Another study that needs emendation is that of Al-Azzawi and Al-Khatony, (2010) in which they studied structural analyses and tectonic interpretations of Shaikhan Anticline and showed Bekhme Formation that is located under Kolosh Formation. But, according to result of the present study, it is more possibly Aqra Formation than Bekhme.
The fifth reason is that the glauconite bed between Bekhme and Shiranish Formations at Bekhme gorge (Karim et al., 2012) is exist too in Dokan area between Kometan and Shiranish Formations (Fig.6B and C). The glauconitic bed that exists in the Bekhme section is nearly similar to that occur at the base of Shiranish Formation at Dokan area which is studded by Karim et al. (2001), Taha (2008) and Karim et al. (2008) and has the age of Middle Campanian. The glauconite bed has regional distribution which can be used as regional datum (Loutit, et al., 1988, Van Wagoner, et al., 1988, Gallaway, 1989, Haq, 1991 and Emery and Myers, 1996). Therefore the two beds are synchronous and since Bekhme Formation is located below the bed at Bekhme gorge, therefore, it has the age of Middle Campanian and older.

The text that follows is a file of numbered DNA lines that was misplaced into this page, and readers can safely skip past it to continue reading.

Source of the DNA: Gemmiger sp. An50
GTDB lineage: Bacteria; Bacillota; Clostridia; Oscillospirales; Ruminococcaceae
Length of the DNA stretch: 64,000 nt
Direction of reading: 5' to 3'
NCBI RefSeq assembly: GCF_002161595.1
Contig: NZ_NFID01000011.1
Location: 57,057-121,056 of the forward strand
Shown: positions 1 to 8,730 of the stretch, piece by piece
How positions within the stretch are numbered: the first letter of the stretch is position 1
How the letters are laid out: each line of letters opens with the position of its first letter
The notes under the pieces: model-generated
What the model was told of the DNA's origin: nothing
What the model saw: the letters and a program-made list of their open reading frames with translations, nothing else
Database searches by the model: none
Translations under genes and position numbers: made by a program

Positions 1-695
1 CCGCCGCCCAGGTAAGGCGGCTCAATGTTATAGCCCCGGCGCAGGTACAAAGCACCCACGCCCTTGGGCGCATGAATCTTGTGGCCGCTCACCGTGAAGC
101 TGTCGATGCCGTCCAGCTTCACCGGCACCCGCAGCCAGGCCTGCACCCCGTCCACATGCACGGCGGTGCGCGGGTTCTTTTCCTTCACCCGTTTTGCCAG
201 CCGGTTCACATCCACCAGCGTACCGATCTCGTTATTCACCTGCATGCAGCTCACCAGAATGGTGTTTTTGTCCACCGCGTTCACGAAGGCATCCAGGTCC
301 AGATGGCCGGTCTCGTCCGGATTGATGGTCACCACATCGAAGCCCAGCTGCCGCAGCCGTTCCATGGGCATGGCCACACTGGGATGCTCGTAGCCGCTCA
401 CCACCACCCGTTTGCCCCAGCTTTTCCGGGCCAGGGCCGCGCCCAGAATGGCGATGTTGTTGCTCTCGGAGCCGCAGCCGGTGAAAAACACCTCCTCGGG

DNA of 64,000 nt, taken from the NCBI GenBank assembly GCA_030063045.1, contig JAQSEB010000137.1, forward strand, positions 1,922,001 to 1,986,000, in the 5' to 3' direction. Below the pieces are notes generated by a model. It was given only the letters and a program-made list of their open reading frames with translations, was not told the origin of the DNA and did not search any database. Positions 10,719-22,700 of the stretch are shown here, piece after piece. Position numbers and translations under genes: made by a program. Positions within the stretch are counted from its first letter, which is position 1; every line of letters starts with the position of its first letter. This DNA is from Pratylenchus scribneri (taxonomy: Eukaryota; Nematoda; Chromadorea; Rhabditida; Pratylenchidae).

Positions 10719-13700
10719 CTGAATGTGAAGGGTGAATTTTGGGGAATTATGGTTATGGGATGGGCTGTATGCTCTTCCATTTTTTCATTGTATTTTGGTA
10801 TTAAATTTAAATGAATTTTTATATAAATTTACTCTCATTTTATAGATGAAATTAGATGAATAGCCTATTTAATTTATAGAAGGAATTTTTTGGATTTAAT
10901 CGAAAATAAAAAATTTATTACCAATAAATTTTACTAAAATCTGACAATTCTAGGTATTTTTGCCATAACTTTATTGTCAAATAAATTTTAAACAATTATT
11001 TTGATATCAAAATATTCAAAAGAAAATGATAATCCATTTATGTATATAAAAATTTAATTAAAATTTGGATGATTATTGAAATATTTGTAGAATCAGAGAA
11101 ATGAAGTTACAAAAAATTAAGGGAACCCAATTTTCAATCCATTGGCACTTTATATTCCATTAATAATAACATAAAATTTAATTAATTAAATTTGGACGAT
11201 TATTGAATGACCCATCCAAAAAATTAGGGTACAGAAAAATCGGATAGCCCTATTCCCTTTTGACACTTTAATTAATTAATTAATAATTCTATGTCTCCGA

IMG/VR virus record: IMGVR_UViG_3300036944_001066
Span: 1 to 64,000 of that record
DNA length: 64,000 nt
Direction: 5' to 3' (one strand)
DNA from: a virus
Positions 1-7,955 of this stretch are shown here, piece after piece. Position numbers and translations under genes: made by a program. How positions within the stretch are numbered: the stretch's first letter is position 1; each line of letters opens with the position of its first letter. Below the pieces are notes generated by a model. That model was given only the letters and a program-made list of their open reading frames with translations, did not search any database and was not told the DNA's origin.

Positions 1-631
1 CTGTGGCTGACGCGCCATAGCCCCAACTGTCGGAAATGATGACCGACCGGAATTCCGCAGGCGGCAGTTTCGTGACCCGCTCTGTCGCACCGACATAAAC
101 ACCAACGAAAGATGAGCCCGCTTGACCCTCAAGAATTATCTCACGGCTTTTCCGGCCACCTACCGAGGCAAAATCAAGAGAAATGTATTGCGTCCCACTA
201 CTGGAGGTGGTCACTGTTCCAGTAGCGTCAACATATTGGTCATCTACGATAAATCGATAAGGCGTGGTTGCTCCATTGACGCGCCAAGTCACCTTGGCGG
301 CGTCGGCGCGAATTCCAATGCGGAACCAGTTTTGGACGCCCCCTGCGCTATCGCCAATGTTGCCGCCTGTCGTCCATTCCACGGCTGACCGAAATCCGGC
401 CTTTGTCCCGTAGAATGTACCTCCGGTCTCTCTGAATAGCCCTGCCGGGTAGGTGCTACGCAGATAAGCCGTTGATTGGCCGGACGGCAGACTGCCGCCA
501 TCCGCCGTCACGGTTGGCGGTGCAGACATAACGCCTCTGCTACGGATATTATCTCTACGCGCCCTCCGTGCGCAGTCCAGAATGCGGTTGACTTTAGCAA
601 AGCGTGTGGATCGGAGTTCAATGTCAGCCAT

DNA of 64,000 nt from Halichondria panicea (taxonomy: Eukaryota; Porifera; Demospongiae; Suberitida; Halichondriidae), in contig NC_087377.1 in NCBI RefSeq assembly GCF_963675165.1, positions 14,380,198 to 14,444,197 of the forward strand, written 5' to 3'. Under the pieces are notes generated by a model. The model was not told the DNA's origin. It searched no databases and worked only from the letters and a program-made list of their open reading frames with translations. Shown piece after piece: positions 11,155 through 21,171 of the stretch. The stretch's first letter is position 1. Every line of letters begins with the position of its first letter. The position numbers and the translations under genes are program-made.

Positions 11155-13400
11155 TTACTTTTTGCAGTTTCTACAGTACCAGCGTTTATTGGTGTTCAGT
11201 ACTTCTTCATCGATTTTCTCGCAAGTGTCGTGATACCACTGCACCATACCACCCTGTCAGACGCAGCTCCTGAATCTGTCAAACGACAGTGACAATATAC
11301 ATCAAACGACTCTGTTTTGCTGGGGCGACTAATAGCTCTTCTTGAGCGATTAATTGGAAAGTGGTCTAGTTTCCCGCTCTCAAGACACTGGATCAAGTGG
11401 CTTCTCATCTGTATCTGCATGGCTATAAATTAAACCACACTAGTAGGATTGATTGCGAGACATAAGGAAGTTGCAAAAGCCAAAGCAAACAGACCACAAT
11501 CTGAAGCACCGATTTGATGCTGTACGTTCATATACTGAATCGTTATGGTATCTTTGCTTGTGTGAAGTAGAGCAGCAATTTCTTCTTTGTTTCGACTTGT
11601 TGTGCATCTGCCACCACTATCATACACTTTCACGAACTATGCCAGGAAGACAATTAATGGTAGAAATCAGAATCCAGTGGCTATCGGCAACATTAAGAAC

Fig. 3: A) a simplified model shows generalized spatial and temporal relations between deep and shallow Cretaceous formation (Karim et al., 2012). B) Different section of Globotruncan calcarata index fossil of the base of Late Campanian at Bekhme Gorge.
Fig.4: Top) Stratigraphic column of the claimed Bekhme Formation at Dohuk area by Al-Mutawali et al. (2008). In the present study it is emended (modified) in red fonts and changed to Shiranish Formation as it contain marl and planktonic foram without dolomite. Base) Section of right side of northeastern inlet of Bekhme Gorge which is correlated with the upper section by green letters.